Peritoneal metastasis is a common and dismal evolution of several gastrointestinal (GI) tumors, including gastric, colorectal, hepatobiliary, pancreatic, and other cancers. The therapy of peritoneal metastasis is largely palliative; with the aim of prolonging life and preserving its quality. In the meantime, a significant pharmacological advantage of intraperitoneal chemotherapy was documented in the preclinical model, and numerous clinical studies have delivered promising clinical results.
This is a prospective, open, randomized multicenter phase III clinical study with two arms that aims to evaluate the effects of pressurized intraperitoneal aerosol chemotherapy (PIPAC) combined with systemic chemotherapy vs. intravenous systemic chemotherapy alone on patients with metastatic upper GI tumors with a peritoneal seeding. Upper GI-adenocarcinomas originated from biliary tract, pancreas and stomach, or esophago- gastric junction are eligible. Patients in the study are treated with standard of care systemic palliative chemotherapy (mFOLFOX6) vs. PIPAC with intravenous (i.v.) chemotherapy (mFOLFOX6). Patients in first line with first diagnosed peritoneal seeding are eligible. Primary outcome is progression free survival (PFS).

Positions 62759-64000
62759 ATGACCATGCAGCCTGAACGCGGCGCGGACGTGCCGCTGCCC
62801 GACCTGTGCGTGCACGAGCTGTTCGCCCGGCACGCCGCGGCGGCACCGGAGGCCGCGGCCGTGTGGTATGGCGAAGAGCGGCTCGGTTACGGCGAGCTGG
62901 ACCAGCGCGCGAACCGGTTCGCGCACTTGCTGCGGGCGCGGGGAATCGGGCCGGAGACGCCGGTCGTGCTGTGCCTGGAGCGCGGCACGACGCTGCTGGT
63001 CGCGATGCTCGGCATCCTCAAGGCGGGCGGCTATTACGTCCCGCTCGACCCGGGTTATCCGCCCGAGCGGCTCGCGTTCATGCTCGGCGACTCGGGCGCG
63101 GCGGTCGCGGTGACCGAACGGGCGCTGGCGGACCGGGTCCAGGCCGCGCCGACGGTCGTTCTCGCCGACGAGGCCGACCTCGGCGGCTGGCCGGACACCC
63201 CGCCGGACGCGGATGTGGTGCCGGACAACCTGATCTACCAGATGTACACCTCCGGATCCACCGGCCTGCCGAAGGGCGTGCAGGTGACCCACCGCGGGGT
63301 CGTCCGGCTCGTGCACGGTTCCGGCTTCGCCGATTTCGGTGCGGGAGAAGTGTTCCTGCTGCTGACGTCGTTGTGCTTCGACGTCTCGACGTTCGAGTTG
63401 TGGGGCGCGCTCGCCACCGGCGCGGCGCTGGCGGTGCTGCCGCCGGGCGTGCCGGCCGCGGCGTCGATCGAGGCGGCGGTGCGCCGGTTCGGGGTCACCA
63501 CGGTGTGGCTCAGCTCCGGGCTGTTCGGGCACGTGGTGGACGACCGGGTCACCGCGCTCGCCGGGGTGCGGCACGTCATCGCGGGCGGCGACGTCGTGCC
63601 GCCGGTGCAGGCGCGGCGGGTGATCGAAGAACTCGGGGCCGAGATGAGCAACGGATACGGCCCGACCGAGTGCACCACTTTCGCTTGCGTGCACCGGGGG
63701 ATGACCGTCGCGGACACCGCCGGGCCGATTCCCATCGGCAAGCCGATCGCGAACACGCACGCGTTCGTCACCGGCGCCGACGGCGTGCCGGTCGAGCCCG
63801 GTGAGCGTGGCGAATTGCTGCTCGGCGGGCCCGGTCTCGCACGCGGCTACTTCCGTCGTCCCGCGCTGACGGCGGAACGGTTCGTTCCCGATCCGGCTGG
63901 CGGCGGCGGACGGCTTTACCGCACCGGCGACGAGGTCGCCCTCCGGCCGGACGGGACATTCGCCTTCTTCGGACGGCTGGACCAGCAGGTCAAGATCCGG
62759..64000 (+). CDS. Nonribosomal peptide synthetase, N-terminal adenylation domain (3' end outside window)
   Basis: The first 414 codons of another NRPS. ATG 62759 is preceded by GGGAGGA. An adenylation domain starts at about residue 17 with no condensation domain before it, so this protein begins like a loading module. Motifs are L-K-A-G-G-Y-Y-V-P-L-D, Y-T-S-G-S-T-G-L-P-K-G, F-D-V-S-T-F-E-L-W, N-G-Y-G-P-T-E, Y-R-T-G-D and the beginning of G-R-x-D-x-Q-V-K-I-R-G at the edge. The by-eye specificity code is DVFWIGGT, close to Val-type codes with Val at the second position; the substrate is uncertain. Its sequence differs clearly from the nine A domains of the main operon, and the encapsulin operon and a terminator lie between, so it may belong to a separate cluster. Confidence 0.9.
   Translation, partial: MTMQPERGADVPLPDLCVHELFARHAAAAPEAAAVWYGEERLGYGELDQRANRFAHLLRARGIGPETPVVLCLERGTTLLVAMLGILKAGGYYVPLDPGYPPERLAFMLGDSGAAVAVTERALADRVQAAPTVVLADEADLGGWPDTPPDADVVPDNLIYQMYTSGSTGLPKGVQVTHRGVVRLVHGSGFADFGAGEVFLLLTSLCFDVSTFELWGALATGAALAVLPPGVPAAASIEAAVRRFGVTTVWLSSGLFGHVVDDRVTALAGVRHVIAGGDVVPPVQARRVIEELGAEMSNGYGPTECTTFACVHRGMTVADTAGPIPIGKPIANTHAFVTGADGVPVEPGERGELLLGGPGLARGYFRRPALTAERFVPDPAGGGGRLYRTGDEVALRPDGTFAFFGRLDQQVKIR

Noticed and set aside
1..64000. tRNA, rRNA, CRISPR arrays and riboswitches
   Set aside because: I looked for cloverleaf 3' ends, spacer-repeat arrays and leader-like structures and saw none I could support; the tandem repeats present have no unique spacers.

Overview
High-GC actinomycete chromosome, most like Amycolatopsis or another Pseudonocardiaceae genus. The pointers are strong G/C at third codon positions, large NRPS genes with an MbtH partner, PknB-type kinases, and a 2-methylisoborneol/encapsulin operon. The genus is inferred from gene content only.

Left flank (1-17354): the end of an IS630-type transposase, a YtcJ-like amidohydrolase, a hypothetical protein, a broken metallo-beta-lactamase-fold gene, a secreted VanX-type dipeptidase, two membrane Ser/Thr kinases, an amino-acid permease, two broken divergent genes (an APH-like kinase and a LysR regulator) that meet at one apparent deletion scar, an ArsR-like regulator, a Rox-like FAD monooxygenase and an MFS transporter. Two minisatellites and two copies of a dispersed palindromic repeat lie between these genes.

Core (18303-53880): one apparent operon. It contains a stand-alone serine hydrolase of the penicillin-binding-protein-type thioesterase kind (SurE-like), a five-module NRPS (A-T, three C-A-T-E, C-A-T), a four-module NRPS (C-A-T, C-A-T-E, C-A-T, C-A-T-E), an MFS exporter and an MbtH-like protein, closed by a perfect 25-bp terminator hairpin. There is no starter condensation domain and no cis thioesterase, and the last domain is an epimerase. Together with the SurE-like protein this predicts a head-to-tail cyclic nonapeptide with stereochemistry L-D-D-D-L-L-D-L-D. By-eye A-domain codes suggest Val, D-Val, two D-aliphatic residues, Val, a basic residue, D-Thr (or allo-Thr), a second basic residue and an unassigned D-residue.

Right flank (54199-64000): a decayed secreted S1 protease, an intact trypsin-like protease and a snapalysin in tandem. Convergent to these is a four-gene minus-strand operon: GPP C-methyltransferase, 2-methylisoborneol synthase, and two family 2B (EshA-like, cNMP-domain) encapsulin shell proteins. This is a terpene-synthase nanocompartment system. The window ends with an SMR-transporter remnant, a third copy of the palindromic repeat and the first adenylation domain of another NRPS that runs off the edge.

PIPAC-procedure is explicit a palliative method but it delivers cytotoxic therapy like in hyperthermic intraperitoneal chemotherapy (HIPEC)-procedure directly to the tumor in a minimally invasive technique, without the need for consideration of the peritoneal-plasma barrier. The technique of PIPAC is minimally invasive and very gentle and the complete procedure takes only round about 45 min and, therefore, optimal in a clearly palliative situation where cure is not the goal. It is also ideal for using this approach in a first line situation, where deepest response should be achieved. The symbiosis of systemic therapy and potentially effective surgery has to be well-planned without deterioration of the patient due to aggressive way of surgery like in cytoreductive surgery (CRS)+HIPEC.